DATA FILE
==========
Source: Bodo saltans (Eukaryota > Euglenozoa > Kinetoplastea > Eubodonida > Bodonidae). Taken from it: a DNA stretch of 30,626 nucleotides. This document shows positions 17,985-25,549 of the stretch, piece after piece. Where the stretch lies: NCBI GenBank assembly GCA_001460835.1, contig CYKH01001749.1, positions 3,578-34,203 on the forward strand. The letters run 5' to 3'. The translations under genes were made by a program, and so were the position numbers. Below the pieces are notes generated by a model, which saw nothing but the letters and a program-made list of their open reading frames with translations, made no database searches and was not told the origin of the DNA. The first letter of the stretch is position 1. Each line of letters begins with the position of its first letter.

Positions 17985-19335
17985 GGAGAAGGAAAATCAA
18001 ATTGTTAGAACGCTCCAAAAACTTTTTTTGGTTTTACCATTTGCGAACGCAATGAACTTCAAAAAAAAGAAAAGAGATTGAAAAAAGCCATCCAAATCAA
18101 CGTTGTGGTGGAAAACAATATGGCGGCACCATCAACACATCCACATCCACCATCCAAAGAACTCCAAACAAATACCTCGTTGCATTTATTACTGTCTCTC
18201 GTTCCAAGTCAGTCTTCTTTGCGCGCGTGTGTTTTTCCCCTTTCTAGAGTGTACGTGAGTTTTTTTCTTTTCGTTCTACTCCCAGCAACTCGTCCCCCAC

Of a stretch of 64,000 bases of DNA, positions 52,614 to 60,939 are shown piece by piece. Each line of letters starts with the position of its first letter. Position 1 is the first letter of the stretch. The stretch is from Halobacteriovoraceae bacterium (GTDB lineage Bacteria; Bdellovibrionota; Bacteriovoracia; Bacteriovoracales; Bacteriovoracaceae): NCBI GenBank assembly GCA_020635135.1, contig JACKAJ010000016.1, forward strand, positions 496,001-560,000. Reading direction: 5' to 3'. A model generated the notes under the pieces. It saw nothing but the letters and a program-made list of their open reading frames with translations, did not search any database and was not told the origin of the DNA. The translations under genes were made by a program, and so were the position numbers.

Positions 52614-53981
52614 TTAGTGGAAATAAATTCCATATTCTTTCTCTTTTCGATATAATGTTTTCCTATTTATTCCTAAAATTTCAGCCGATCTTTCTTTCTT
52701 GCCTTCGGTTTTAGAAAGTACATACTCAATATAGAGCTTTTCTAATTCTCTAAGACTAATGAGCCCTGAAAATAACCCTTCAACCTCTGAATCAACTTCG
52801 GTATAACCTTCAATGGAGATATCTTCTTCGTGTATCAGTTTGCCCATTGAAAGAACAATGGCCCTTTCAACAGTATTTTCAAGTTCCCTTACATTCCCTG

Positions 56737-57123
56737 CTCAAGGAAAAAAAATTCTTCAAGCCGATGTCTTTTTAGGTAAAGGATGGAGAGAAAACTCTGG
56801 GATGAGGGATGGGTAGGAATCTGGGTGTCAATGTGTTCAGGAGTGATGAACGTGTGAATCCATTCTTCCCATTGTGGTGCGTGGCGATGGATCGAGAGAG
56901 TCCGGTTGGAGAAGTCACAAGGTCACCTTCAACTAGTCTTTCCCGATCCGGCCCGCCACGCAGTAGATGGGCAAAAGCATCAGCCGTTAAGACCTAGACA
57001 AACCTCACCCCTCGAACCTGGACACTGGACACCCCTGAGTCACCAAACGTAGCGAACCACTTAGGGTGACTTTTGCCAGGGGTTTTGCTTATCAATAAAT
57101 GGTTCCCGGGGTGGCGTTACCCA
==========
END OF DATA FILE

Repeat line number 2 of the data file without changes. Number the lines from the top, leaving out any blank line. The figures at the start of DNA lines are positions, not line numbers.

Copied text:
Positions 17985-19335